I was introduced to Thomas Keating’s writing almost 20 years ago. His Open Mind, Open Heart is an excellent introduction to a form of Christian meditation called centering prayer. Last summer I attended a conference led by Father Keating. Here’s a picture of him leading a workshop.
And here’s an excerpt from one of his books—an excellent devotional about the human condition—thanks to Inward/Outward.
By Thomas Keating
Where are you? This is one of the great questions of all time. It is the focus of the first half of the spiritual journey.
It is the question God asked when Adam and Eve had taken off for the underbrush after their disobedience…. The same question is addressed to every generation, time and person. At every moment of our lives, God is asking us, “Where are you? Why are you hiding?”
Where am I? Where am I in relation to God, to myself and to others? These are the basic questions of human life. As soon as we answer honestly, we have begun the spiritual search for God, which is also the search for ourselves. God is asking us to face the reality of the human condition, to come out of the woods into the full light of intimacy. That is the state of mind that Adam and Eve had, according to the story, before their disobedience. As soon as they became aware of their separation from God, they headed for the woods. They had to hide from God because the loss of the intimacy and union that they had enjoyed in paradise was so painful.
Sometimes it helps to turn to a story from another spiritual tradition; in juxtaposing the two stories, we may get a new insight. Here is a Sufi tale that is also about the human condition:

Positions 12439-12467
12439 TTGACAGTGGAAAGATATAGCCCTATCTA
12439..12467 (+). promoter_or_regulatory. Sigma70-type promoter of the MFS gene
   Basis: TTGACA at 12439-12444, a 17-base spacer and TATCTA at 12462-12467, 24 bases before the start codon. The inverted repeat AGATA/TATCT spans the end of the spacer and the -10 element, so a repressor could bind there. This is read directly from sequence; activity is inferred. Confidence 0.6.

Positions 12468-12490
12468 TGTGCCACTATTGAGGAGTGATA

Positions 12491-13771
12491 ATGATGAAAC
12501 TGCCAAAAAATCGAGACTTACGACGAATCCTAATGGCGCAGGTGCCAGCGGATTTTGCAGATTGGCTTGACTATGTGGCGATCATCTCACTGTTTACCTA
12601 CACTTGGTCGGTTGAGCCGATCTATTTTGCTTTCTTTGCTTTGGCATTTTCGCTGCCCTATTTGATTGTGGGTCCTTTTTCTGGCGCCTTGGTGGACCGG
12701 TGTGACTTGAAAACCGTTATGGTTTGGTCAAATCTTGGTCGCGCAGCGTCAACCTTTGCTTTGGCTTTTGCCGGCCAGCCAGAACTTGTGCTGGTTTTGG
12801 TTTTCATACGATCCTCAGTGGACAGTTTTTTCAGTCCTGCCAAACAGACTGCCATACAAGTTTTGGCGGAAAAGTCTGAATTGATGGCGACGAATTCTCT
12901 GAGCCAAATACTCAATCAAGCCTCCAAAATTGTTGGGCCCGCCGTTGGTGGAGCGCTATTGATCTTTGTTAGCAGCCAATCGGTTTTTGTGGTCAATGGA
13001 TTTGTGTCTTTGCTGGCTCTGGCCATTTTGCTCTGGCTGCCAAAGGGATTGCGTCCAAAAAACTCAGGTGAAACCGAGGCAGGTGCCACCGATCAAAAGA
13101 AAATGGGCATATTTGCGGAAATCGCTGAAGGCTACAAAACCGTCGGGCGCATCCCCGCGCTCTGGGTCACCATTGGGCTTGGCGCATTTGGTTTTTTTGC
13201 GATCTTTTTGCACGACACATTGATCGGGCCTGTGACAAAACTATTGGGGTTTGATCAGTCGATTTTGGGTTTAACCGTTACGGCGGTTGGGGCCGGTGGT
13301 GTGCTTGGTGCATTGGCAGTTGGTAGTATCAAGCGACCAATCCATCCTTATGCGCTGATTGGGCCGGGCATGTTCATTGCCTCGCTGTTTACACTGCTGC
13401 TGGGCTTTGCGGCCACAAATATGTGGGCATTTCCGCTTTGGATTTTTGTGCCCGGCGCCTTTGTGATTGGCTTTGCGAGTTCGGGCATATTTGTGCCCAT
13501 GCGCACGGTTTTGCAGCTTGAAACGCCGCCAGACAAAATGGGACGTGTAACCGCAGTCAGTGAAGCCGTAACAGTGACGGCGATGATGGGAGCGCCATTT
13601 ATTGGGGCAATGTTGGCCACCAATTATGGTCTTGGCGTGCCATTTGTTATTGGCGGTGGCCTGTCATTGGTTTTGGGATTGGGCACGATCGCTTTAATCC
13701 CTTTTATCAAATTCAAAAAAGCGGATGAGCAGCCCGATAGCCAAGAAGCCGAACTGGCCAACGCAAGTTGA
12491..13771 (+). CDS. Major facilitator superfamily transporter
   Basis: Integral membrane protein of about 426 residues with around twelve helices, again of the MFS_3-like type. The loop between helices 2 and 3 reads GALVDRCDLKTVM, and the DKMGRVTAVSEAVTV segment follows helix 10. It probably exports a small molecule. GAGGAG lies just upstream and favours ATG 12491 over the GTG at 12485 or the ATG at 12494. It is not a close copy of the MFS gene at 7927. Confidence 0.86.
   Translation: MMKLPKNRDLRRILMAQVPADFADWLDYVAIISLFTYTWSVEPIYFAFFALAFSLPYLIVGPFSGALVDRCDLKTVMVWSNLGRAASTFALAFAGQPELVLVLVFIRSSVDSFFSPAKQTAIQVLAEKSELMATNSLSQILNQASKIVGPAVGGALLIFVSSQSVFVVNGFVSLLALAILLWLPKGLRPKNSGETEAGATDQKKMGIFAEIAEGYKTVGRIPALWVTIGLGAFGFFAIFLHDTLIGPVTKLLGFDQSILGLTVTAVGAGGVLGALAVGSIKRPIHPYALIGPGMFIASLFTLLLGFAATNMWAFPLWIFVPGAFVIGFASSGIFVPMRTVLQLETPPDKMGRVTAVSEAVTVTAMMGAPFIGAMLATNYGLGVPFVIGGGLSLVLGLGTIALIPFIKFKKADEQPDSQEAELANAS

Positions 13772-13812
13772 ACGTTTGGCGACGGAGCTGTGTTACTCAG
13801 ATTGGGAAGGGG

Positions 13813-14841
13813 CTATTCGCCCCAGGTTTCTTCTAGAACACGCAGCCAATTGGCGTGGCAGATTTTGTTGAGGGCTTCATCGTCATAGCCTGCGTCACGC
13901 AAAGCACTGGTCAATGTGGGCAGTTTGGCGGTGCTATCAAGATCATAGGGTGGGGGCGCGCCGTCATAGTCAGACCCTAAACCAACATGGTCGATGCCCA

A Sufi master had lost the key to his house and was looking for it in the grass outside. He got down on his hands and knees and started running his fingers through every blade of grass. Along came eight or ten of his disciples. They said, “Master, what is wrong?”
He said, “I have lost the key to my house.”
They said, “Can we help you find it?”
He said, “I’d be delighted.”
So they all got down on their hands and knees and started running their fingers through the grass.
As the sun grew hotter, one of them said, “Master, have you any idea where you might have lost the key?”
The Master replied, “Of course. I lost it in the house.”
To which they all exclaimed, “Then why are we looking for it out here?”
He said, “Isn’t it obvious? There is more light here.”
We have all lost the key to our house. We don’t live there any more. We don’t experience the divine indwelling. We don’t live with the kind of intimacy with God that Adam and Eve reportedly enjoyed in the Garden of Eden. The house in the parable represents happiness, and happiness is intimacy with God, the experience of God’s loving presence. Without that experience, nothing else quite works; with it, almost anything works.
This is the human condition—to be without the true source of happiness, which is the experience of the presence of God, and to have lost the key to happiness, which is the contemplative dimension of life, the path to the increasing assimilation and enjoyment of God’s presence. What we experience is our desperate search for happiness where it cannot possibly be found. The key is not in the grass; it was not lost outside ourselves. It was lost inside ourselves. That is where we need to look for it.
Father Thomas Keating is a Trappist monk and considered to be the founder of the Centering Prayer movement. This passage is an excerpt from his book called The Human Condition.